Babysitter ‘true victim’ in Dayton homicide, police say

Incident at bar sparked fight that ended with gunshots half-mile away.

A man striking another man in the head with a pool cue at the Glass Hat bar early Sunday preceded gunshots on Huffman Avenue that killed a 20-year-old babysitter who had nothing to do with the bar fight.

Taylor Brandenburg, whom Dayton police called a “true victim,” died of multiple gunshot wounds, according to the Montgomery County Coroner’s Office. Brandenburg was babysitting children and walked outside into the street where she was shot.

RELATED: Babysitter killed wasn’t target of Huffman Ave shooting, friends say

Dayton police on Monday morning apprehended a “person of interest” who they called the likely shooter. Police did not name the suspect during an afternoon interview, but said they mostly likely would go the prosecutor’s office to obtain charges and book the man in jail.

Montgomery County Jail officials confirmed Monday evening that Chuckie Lee, 38, was booked on suspicion of aggravated murder. He was being held without bond, and an initial court appearance was set for 1:45 p.m. Tuesday.

Lee has an extensive criminal history, including serving federal prison time for weapons charges.

“From best we can tell, it was over a money issue. Somebody owed somebody money,” Dayton police Lt. Andrew Booher said Monday afternoon. “It resulted in a verbal altercation and then a fight after that.”

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Evans Cassell III, 36, was arrested at 2:40 p.m. Sunday for felonious assault for hitting Tyler Hudson in the head with a pool cue, “causing severe harm” at 3:10 a.m. Sunday, according to a Dayton police report. Cassell’s booking was for felonious assault.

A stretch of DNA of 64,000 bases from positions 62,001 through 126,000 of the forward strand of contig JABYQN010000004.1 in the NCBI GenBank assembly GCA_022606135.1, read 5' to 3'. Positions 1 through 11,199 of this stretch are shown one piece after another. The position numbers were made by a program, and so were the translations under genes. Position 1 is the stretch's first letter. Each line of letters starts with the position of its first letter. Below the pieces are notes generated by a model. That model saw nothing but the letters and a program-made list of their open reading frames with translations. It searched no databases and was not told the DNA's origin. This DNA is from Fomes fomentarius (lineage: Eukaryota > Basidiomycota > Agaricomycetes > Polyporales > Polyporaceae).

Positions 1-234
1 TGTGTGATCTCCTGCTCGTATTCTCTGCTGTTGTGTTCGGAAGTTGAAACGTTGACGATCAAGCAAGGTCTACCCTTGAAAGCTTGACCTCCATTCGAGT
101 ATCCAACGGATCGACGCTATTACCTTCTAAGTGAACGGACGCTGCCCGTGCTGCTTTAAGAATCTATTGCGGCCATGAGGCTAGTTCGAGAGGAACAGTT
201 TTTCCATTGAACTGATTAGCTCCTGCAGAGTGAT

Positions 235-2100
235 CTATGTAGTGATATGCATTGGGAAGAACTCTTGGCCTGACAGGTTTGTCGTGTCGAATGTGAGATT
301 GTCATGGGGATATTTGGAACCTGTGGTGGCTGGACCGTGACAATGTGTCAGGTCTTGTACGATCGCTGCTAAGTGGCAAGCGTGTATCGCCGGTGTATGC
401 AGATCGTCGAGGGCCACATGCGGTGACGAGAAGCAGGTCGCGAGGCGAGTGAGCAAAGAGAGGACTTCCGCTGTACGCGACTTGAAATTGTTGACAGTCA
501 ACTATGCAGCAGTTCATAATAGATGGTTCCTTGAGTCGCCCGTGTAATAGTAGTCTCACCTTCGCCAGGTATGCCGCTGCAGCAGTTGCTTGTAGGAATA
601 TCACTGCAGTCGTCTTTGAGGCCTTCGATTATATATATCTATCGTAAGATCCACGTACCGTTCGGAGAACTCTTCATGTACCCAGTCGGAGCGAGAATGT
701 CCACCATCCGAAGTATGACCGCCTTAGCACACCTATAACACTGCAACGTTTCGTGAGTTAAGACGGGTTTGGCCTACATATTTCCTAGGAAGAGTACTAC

A 911 caller from the bar said, “there’s blood everywhere” and that “there are people outside of the bar threatening to shoot the people inside. We can’t let them leave. There was a big fight that broke out.

“I just wanted to call to make sure in case anything happened.”

Booher said that after the bar incident ended after closing time (3 a.m. with the time change), two sets of vehicles traveled the half-mile or so from the bar on Linden Avenue to the first block of Huffman.

“At about that time, somebody from the bar fight came by and then opened fire, firing several rounds in their direction,” Booher said. “(Brandenburg) ended up being hit.”

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The lieutenant said two cars — including one belonging to the Glass Hat 911 caller — were processed into evidence.

“They got out of a car and walked up just close enough to where they could see where everybody was standing by two parked cars and then opened fire there,” Booher said. “(Brandenburg) was going out to see the people out in the street” after seeing cars return via a camera.

The 911 caller from Huffman Avenue who identified herself as the children’s mother and Brandenburg’s cousin said, “I need an ambulance at my house … Somebody just did a drive-by shooting at my house.”

The caller said she came home and gathered her kids before she even knew who was hit.

“I just left the bar and there was some people fighting,” the woman said. “They followed our car and everything, like, I don’t know.”

Dennis Gray, who lives about three blocks away, said he awoke at 3:26 a.m. to the sound of gunfire.

“It was either a single shooter who completely unloaded a large clip or there were multiple shooters,” Gray said, adding that there were too many shots to count. “I really feel for her, feel for the family in that regard. Innocent lives shouldn’t be taken that way, by any means.”

There were at least 37 evidence markers at the scene early Sunday mornings, though Booher said some of those could have been items other than shell casings.

“What’s been good is the amount of people we’ve had come forward with information,” Booher said, adding that tips came into several different detectives so he didn’t know a total. He said police want to make sure all of the responsible parties involved are arrested.

A vigil for Brandenburg was held Sunday night at the corner where the shooting occurred.

“It’s important for the community fabric that we strengthen and band together in difficult situations,” Mike Squire said.

“Anytime you deal with a death, it’s always a tragedy, regardless of how it started out,” Booher said. “For this individual, she had nothing to do with the original fighting incident. She was definitely a true victim.”

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